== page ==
© Angel Fernandez Flores, MD, PhD Apocrine carcinoma

 

Apocrine carcinoma

 

Clinical presentation

A tumor in apocrine areas, such as axilla, scalp, eyelid (Moll´s gland carcinoma), ear (ceruminous gland carcinoma), anogenital area chest or lip.

 

Morphology

Malignant infiltrative ireegular pattern, frequently involving the dermis and hypodermis.

 

 

Atypical cells, with abundant eosinophilic cytoplasm and decapitation secretion.

Nuclei are round with prominent nucleoli.

Atypical mitoses can be found.

 

 

Variants

Cribriform variant.

In situ cutaneous apocrine carcinoma

 

Main differentials:

The differential diagnosis between primmary cutaneous apocrine carcinoma and a mestastasis of a breast carcinoma into the skin, is one of the most difficult and elusive areas in dermatopathology.

Recently, we examined a series of cases, and concluded that the following panel was usefull in such differential (Rom J Morphol Embryol 53(4), Dec 2012, free access in PubMed):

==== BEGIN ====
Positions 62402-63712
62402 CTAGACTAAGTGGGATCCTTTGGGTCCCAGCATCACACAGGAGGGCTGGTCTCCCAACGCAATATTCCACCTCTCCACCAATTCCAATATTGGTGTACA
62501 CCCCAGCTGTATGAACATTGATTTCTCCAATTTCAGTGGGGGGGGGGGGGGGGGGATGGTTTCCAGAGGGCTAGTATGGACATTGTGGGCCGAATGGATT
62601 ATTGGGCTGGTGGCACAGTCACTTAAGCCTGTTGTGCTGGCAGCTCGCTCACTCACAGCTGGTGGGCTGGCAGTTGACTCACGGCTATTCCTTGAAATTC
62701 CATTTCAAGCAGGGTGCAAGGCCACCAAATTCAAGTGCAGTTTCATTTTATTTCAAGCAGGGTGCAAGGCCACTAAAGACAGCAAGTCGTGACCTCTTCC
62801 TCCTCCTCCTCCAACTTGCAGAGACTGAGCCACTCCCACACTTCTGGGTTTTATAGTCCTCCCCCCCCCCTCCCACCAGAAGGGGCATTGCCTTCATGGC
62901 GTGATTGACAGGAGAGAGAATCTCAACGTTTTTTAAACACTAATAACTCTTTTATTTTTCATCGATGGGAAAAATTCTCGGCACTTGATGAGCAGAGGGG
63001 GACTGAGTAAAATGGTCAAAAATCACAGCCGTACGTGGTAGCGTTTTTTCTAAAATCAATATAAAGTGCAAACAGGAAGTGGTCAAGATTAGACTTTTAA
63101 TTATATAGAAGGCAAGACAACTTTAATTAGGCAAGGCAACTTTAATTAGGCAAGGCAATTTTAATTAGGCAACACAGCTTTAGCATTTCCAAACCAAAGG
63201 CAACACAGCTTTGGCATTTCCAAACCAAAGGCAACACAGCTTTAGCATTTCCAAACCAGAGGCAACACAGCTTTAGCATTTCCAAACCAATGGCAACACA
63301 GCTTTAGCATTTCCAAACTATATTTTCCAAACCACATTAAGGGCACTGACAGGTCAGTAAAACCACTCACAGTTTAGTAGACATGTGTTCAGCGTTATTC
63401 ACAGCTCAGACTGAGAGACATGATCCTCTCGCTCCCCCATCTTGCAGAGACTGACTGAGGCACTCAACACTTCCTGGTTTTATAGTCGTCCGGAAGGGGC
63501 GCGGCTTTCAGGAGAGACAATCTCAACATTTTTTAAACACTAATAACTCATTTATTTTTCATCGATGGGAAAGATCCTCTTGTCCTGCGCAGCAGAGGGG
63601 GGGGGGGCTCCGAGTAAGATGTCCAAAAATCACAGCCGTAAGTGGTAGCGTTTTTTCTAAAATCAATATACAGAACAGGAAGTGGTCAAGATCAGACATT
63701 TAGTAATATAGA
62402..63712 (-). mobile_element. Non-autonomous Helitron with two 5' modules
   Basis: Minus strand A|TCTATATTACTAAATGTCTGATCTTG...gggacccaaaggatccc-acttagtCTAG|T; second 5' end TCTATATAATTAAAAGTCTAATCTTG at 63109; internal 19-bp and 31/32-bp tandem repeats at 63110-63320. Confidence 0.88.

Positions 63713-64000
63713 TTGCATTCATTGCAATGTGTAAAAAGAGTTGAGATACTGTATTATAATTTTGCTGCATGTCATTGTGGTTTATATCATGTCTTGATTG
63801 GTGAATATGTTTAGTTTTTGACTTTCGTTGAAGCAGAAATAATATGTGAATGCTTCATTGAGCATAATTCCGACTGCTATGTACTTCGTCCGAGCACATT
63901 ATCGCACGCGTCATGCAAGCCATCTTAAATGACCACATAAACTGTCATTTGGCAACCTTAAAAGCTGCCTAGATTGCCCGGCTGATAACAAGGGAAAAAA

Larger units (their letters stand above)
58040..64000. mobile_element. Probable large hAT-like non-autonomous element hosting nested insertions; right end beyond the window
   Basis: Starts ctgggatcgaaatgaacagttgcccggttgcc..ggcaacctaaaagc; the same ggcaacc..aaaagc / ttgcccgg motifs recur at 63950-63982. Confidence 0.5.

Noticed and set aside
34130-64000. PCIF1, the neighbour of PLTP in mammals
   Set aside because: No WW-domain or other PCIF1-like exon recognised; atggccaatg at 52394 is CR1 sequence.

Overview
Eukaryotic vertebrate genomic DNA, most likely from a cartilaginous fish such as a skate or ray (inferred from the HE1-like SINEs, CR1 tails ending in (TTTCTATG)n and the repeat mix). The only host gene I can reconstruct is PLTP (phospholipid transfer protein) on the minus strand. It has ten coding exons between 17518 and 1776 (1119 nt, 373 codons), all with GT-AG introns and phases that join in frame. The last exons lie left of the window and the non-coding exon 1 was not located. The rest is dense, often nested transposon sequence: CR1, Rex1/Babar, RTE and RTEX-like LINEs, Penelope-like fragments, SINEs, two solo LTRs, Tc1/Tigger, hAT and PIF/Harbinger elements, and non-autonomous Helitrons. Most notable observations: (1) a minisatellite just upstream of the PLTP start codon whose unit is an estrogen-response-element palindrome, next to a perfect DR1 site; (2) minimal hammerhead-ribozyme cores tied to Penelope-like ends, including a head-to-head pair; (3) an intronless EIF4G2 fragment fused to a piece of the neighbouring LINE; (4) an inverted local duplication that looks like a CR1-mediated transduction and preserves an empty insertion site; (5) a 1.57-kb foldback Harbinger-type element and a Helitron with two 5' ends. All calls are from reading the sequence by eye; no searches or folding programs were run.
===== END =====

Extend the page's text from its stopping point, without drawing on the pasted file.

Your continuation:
Primmary CAC:

ER-, PR-, CK5/6+, mammaglobin- (or positive in scattered cells), D2-40 is either negative or positive with a basilar pattern.(Cesk Patol 2009;45:108-112) (Appl Immunohistochem Mol Morphol 2010;18:573-574)

Metastasis

ER+/-, PR+/-, CK5/6-, mammaglobin+ (more than 10 % of the cells), D2-40+ (luminal reinforcement).

 

Additional comments

If the "immunohistochemical" apocrine status of the cutaneous carcinoma is demonstrated (AR+, ER-, PR-), p63 might be useful as an additional tool (positive in primary cutaneous, versus negative in metastasis).

A negative D2-40 immunostaining does not favor any of the two options.

 

© Angel Fernandez Flores, MD, PhD